prevent excessive tachycardia during normal daily activities. Digoxin may be acceptable as the sole therapy in an elderly, sedentary patient, but it is not very effective for preventing excessive tachycardia during moderate exertion. Beta-blocking drugs, verapamil, and diltiazem are much more effective, and there is synergism between these drugs and digoxin.31,75 Beta-blocking agents are probably the drugs of choice in patients with both atrial fibrillation and coronary artery disease, and they may also be valuable when systolic dysfunction is present. Verapamil may elevate serum digoxin levels into the toxic range, so the dose of digoxin should be reduced if it is used with verapamil.76


Ablation of the Atrioventricular Node and Implantation of a Pacemaker

The aims of pharmacologic control of the heart rate in patients with persistent atrial fibrillation are to minimize symptoms related to swings in heart rate and

The combination of persistent atrial fibrillation and systolic dysfunction poses a challenge for ventricular rate control, since digoxin is often ineffective and other agents may have a negative inotropic effect. Radio-frequency energy applied to the atrioventricular junction is highly effective in treating patients with these conditions. It produces complete heart block, usually with a slow junctional escape rhythm. Implantation of a permanent pacemaker (either single- or dual-chamber, depending on whether the patient has paroxysmal or persistent atrial fibrillation) is required in order to maintain an adequate heart rate after ablation. Patients with paroxysmal atrial fibrillation often have symptoms caused by a rapid, irregular ventricular response. After ablation of the atrioventricular node and initiation of permanent pacing, there is usually a marked improvement in the patient's sense of well-being.77 Both paroxysmal atrial fibrillation and persistent atrial fibrillation with an uncontrolled and rapid ventricular response have been associated with the development of tachycardia-mediated cardiomyopathy.78

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Uncontrolled studies have demonstrated that ablation of the atrioventricular node and implantation of a pacemaker are associated with improvement in ventricular function in a substantial proportion of selected patients.78,79

Focal Ablation

Recently, a group of patients has been described in whom atrial fibrillation is triggered by a rapidly firing atrial focus located in the pulmonary veins or (far less commonly) in the right atrium. In a substantial number of patients, the application of radiofrequency energy in the pulmonary veins at the site of the ectopic foci or the electrical isolation of the pulmonary veins from the atrium results in a marked reduction in spontaneous atrial ectopy and the abolition of atrial fibrillation.20,80,81 The prevalence of this mechanism of arrhythmia is unknown, but it may be relatively common in young patients who have paroxysmal atrial fibrillation associated with a structurally normal heart and frequent atrial ectopic beats. A novel approach to the treatment of drug-resistant atrial fibrillation is a hybrid of pharmacologic and nonpharmacologic therapy.82 This approach is suitable for patients in whom atrial fibrillation is transformed to atrial flutter after the initiation of drug therapy, most commonly with a class IC antiarrhythmic agent or amiodarone. After it has been demonstrated that atrial flutter has become the sole rhythm, radio-frequency ablation of the flutter frequently results in the maintenance of sinus rhythm, although antiarrhythmic therapy must be continued in order to prevent reemergence of the fibrillation.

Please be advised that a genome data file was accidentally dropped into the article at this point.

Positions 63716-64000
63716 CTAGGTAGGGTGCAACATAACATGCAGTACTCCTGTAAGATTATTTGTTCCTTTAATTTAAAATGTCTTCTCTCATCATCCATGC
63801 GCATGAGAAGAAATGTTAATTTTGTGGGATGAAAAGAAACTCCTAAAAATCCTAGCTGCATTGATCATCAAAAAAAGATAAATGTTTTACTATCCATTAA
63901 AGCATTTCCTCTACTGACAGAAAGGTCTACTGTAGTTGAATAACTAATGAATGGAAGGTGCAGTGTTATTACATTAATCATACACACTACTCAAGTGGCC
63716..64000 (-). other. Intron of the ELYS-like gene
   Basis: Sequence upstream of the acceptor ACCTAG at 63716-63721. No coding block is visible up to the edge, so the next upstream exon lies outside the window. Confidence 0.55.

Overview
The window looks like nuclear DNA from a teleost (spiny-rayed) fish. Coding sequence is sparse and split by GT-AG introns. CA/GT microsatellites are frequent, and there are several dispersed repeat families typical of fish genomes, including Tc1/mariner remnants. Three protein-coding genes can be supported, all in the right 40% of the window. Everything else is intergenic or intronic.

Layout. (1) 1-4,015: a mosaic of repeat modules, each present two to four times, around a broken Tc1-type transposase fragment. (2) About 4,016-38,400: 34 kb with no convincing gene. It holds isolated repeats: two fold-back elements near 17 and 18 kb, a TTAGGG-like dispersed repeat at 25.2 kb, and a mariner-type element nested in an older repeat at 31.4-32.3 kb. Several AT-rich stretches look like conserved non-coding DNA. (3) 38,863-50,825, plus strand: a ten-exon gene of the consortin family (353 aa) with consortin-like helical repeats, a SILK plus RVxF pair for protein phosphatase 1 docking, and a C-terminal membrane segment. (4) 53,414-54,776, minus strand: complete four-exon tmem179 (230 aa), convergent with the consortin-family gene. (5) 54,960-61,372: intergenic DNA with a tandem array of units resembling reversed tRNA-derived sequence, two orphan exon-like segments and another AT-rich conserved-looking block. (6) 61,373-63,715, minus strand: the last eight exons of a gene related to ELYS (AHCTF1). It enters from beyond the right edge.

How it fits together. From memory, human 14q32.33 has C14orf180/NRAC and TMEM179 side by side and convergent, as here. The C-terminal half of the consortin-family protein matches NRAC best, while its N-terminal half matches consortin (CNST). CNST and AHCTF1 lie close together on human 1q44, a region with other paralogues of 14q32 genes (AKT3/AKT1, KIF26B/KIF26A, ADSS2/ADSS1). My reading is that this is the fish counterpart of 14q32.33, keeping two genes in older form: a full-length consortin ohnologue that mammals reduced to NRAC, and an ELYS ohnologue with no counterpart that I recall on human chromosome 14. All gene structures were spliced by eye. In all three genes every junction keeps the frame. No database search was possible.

The Maze Procedure

Attempts have been made to duplicate the effects of the surgical maze procedure with the creation by radio-frequency energy of lesions in the atria -- the so-called "catheter maze."86 This procedure is time consuming and is associated with a risk of serious complications.87 Attempts to modify and shorten the procedure by limiting lesions to the right atrium have been reported. However, initial results suggest a high recurrence rate,88 and it is unlikely that right-atrial lesions alone will prevent the recurrence of the arrhythmia. At present, the catheter maze procedure should be considered experimental.

Pacemaker Therapy

Several novel pacing techniques are being investigated for the prevention of paroxysmal atrial fibrillation. These are based on the concept that inhomogeneous or delayed interatrial or intraatrial conduction times predispose persons to the development of arrhythmia. Both dual-site atrial pacing (high in the right atrium and at the coronary-sinus ostium) and biatrial pacing (high in the right atrium and in the mid- or proximal coronary sinus) reduce the duration of the P wave and result in a more homogeneous atrial depolarization. Data from uncontrolled trials in patients with atrial fibrillation that is refractory to drugs suggest a benefit of dual-site pacing over single-site pacing for the prevention of paroxysmal atrial fibrillation.89,90 Among such patients, pharmacologic therapy usually has to be combined with pacing for optimal results, and pacing at 80 to 90 beats per minute is usually required.

Implantable Atrial Defibrillators